Commercial Letter of Credit – LC’s for Trade and Commerce

What is a Commercial Letter of Credit?

A commercial letter of credit (or sometimes referred to as import/export letters of credit) is one of the oldest and most standard forms of payment for transactions in international trade. Global importers and exporters can often feel uncomfortable producing and and shipping goods without any assurance of payment; especially if this the first time of dealing with each other. Both importers and exporters can come to an agreement that helps protect both interests whether it is to receive money or goods in exchange. Commercial letters of credit is an agreement in which the importers bank guarantees to pay the exporters bank at the time goods/services are delivered.

How Do LC’s Differ from SBLC

Commercial letters of credit differs from Standby letters of credit (SBLC) as they are primarily used in straightforward transactions. Eg; LC’s are used in primary instrument of payment whereas SBLC’s are used as a secondary back up method of payment.

The major difference between a Commercial LC and a Standby Letter of Credit is that a Commercial Letter of Credit (for Import or Export) is a payment method for a trade transaction whereas an SBLC supports the payment of a debt, which debt may or may not be trade related.

Commercial Letter Of Credit For Importers

Importers may need to delay payments of manufactured products until their batch of goods have been distributed and sold. This is common in supply chains when a business is dependant on a number of processes happening to keep cash flow/liquidity on their accounts. Importers may choose to use a commercial letter of credit to show their credit worthiness to the exporter. Also, they can ensure payment for the provision of goods against invoices or other documentation within a specified time frame. Without a commercial letter of credit, exporters generally ask for substantial deposits or other payment guarantees. Importers can also choose to use documentary letters of credit (DLC) whilst trading internationally. This means they are protected by financial loss if goods are not produced according to the documented specifications.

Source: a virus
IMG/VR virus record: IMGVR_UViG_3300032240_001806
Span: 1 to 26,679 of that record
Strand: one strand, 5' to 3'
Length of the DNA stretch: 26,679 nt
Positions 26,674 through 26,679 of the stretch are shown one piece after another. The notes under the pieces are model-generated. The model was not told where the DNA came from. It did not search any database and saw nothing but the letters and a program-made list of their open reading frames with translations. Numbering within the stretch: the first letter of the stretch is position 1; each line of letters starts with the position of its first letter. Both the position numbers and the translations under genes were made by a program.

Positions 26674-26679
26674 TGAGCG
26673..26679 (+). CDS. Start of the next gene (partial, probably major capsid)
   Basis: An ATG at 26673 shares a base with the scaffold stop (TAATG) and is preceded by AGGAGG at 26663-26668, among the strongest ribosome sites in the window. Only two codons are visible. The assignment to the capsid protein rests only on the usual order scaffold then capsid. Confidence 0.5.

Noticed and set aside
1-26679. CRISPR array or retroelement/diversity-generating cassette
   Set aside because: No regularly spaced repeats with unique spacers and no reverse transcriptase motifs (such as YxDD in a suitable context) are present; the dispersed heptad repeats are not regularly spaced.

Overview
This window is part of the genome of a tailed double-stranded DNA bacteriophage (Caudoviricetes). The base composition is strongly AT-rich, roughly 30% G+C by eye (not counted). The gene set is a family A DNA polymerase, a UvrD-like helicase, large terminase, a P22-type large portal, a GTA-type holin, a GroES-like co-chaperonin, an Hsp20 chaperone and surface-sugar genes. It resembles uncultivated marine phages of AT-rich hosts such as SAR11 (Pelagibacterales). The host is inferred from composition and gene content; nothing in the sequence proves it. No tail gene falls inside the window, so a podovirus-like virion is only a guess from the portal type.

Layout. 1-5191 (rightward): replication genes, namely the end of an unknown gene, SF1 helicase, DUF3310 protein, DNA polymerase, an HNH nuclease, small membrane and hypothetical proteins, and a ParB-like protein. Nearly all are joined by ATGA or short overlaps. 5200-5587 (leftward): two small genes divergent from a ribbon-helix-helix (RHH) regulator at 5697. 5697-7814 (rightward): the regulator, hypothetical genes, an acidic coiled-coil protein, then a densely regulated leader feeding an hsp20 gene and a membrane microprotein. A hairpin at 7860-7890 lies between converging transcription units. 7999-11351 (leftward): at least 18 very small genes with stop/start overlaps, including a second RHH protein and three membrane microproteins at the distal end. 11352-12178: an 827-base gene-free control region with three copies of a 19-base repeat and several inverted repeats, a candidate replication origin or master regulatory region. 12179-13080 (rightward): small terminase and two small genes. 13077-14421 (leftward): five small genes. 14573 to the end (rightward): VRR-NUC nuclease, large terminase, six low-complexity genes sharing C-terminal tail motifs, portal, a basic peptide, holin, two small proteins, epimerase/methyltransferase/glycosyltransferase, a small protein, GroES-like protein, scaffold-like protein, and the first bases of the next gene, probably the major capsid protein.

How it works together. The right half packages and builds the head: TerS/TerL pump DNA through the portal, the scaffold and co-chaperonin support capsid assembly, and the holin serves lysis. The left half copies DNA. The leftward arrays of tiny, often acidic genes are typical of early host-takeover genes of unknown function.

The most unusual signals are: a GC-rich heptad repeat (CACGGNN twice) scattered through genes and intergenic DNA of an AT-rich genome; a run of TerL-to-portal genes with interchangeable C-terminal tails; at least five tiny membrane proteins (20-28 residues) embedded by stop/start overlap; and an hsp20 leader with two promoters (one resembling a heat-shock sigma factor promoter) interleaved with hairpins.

For Exporters

Commercial letters of credit represent a reasonable compromise that protects the exporters of missed payment for the shipment of goods. An LC can be used to demonstrate that goods won’t be released until they are paid for. They can provide importers with a guarantee that they will get the goods if the exporter is paid. Exporters can agree to terms according to the documentary requirements that in turn protect importers’ interests.

Unsecured Letters Of Credit

Most letters of credit are secured against collateral. Prestige has teamed up with an organisation who can offer unsecured letters of credit. This means businesses do not have to tie up valuable collateral to open a letter of credit.

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